German lawmakers from the far-right Alternative for Germany (AfD) were barred from attending Holocaust remembrance ceremonies at the Buchenwald concentration camp, the camp's memorial foundation said.
The foundation's director cited "the anti-democratic and anti-human rights stances and historical revisionism within the party" for underlying reasons for such decision, as reported by Deutche Welle. One of its most radical figures, Bjoern Hoecke, has sparked outrage with statements on Germany's Nazi past, calling Berlin's Holocaust monument a "memorial of shame" and urging a "180-degree shift" in the country's culture of remembrance. Hoecke had been given a ban after his comments, now the ban is extended to his whole party. The lawmakers are also barred from attending Sunday's service marking International Holocaust Remembrance Day.
The move came amid escalating tensions between the German Jewish community and the AfD lawmakers. A Jewish community leader in Germany said Thursday she had been targeted with threats and hate mail "almost by the minute" since criticizing the far-right party. Charlotte Knobloch had Wednesday, in a speech about Holocaust victims, accused the party during a speech to commemorate the Holocaust of playing down Nazi crimes, sparking a walk-out of AfD regional politicians. A day later, Knobloch, told a local newspaper that "since then, I have received coarse verbal abuse, threats and insults by email and telephone almost by the minute."
The AfD, which has always rejected charges of racism, entered the Bavarian parliament for the first time in a regional election last year, winning 22 seats to become the fourth largest party, on a par with the center-left Social Democrats. The rise of the AfD, which has representatives in all of Germany's 16 regional assemblies, has alarmed Jewish leaders who accuse it of contributing to a rise in anti-Semitism. The AfD also entered the lower house of the federal parliament in Berlin, the Bundestag, for the first time in a national election last year, drawing support from a broad array of voters angry with Chancellor Angela Merkel's decision in 2015 to welcome almost a million, mainly Muslim asylum seekers. Last week, the country's domestic intelligence agency said it was putting the Alternative for Germany under increased observation amid concerns it was flirting with extremism. The domestic intelligence service BfV said it would be examining public comments by AfD members and its links to extremist groups, but stopped short of putting the party as a whole under covert surveillance.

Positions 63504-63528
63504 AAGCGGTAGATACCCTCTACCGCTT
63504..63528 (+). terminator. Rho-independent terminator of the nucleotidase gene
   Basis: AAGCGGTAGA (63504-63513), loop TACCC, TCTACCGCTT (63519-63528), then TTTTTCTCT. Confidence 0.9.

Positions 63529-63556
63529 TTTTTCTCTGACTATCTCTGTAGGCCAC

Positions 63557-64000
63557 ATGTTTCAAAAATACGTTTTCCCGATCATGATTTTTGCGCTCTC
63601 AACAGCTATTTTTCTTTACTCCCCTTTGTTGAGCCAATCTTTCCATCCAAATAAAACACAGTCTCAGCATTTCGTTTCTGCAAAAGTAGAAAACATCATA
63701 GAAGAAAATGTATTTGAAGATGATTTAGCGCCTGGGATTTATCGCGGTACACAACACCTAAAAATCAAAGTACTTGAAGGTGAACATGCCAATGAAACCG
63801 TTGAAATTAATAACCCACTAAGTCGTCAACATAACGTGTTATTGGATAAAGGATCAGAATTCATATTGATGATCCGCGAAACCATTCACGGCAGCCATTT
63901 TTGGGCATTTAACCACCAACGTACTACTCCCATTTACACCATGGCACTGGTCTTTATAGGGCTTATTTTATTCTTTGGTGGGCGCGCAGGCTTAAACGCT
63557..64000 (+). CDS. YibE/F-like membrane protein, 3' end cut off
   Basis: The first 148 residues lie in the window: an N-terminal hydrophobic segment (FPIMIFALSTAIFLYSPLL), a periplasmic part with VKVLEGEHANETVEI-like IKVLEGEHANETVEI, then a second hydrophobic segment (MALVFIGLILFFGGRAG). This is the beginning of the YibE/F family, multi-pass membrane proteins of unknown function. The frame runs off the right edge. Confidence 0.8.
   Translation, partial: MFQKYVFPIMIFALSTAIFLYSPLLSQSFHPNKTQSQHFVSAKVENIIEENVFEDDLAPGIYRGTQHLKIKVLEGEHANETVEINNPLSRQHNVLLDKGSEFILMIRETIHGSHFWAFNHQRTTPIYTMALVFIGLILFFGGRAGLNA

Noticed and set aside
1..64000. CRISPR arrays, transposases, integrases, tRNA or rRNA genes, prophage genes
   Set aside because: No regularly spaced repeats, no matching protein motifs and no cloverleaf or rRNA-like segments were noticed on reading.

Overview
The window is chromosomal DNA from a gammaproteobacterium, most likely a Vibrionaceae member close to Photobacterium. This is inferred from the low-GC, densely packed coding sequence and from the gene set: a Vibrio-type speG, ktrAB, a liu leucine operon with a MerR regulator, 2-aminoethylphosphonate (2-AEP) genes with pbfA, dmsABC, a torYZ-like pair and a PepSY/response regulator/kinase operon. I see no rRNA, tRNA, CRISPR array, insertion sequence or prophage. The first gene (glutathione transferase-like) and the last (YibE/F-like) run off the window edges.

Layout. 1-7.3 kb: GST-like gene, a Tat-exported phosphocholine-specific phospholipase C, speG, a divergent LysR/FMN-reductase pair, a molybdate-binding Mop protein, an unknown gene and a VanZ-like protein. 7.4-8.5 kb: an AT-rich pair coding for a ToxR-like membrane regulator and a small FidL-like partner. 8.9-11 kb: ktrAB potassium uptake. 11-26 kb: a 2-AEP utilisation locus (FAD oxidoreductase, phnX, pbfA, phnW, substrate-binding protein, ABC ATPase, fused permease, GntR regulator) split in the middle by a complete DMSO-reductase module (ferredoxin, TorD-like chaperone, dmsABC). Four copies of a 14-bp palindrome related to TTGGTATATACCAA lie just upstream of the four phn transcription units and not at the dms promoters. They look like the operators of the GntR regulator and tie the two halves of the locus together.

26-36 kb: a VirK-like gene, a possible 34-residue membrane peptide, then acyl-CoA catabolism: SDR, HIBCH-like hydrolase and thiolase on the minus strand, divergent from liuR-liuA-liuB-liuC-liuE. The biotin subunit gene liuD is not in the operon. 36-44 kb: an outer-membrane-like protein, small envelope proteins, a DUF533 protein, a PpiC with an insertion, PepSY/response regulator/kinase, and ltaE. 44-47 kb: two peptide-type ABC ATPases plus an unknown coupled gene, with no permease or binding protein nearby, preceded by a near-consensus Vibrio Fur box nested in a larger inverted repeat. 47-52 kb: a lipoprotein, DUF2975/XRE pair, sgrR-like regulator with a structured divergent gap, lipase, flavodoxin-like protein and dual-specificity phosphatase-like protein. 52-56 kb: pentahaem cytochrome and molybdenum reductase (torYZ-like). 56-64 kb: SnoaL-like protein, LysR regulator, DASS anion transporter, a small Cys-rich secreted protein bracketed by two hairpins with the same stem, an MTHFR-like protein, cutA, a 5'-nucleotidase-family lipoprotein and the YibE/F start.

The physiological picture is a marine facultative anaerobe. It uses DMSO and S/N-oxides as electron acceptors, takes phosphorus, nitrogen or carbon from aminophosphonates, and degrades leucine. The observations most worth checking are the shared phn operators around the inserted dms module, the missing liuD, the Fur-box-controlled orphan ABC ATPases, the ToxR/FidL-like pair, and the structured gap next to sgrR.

BfV's chief added that the party's youth section and a party faction linked to a prominent leader in eastern Germany, Bjoern Hoecke, would be scrutinized even more closely because there was sufficient evidence to indicate they could be classified as "extremist organizations." AfD has said it is exploring legal action against the BfV.
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